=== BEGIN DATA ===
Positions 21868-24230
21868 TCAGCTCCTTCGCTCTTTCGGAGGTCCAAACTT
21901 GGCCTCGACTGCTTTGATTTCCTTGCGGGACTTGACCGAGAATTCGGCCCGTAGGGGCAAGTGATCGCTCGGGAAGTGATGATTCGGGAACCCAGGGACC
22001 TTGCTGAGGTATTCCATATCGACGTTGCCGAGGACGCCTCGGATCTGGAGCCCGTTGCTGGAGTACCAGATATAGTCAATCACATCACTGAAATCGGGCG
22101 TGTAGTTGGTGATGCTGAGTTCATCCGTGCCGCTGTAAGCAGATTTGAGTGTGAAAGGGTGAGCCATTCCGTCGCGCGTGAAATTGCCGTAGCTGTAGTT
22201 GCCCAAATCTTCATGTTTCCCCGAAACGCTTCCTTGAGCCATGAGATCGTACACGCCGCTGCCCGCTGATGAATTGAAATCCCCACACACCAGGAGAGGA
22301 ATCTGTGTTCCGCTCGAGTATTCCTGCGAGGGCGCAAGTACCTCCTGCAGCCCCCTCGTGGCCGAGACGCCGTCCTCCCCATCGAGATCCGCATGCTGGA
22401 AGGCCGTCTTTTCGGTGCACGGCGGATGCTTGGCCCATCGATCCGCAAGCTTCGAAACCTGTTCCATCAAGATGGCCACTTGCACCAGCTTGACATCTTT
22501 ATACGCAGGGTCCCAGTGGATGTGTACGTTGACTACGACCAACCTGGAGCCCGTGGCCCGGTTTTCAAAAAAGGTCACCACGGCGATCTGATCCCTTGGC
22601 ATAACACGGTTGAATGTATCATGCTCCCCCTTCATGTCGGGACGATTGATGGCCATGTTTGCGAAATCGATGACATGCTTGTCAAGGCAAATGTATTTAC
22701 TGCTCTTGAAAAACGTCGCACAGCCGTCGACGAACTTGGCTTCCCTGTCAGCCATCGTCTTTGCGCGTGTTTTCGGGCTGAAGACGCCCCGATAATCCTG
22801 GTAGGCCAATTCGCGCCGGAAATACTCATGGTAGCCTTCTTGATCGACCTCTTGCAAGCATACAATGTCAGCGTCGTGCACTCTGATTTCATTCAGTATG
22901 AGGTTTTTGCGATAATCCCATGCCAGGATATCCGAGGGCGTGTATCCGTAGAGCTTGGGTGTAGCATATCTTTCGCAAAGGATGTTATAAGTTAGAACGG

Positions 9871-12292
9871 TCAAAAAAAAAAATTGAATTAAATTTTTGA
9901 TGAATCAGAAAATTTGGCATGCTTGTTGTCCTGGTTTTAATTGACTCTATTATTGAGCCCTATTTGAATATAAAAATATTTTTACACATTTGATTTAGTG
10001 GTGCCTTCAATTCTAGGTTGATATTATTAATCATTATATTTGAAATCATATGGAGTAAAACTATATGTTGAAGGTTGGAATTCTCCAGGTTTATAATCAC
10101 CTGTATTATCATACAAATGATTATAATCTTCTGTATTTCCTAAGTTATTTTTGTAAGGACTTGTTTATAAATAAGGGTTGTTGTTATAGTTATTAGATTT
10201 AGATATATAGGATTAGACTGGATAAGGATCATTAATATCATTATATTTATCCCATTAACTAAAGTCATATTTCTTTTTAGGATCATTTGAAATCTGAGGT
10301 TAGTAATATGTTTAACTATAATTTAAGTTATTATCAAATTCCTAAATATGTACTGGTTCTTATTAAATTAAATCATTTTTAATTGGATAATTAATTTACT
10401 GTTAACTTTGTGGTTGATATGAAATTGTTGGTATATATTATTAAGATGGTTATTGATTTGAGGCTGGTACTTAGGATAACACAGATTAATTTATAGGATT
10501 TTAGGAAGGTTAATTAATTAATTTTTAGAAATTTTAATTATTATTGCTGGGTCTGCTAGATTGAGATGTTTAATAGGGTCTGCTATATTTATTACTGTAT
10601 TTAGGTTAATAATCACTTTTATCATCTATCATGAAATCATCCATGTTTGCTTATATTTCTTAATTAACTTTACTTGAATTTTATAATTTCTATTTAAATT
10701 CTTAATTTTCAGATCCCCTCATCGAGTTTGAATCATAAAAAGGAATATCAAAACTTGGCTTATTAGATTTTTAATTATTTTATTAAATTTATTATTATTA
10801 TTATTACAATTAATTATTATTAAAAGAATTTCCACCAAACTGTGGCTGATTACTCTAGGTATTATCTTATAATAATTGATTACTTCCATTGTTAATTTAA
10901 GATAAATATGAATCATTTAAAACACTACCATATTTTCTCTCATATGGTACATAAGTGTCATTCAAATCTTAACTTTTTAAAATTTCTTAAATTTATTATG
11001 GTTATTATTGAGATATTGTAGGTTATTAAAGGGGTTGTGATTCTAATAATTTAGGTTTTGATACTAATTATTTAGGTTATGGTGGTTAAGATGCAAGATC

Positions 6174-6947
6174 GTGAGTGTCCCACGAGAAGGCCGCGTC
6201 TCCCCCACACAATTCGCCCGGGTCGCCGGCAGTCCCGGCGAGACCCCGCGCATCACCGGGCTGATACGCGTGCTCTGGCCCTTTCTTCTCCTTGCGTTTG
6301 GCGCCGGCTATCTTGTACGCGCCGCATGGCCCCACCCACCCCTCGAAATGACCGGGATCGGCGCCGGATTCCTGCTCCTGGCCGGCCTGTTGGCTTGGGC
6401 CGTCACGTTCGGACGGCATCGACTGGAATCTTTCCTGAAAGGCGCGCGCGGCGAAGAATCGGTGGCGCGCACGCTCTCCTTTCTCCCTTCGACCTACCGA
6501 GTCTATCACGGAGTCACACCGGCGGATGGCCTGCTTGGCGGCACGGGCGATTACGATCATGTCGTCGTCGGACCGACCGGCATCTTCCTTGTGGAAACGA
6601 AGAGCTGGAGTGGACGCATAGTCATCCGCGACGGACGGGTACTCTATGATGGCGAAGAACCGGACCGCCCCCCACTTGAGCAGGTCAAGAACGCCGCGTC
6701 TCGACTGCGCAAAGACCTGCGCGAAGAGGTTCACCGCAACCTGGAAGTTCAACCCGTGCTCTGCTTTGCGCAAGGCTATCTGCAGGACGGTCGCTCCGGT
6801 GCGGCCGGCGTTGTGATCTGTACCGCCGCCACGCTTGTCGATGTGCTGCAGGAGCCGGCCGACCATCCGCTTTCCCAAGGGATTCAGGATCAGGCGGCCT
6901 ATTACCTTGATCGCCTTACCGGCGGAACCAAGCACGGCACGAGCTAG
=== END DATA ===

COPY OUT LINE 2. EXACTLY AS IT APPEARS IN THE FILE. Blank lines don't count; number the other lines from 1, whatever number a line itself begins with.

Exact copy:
21868 TCAGCTCCTTCGCTCTTTCGGAGGTCCAAACTT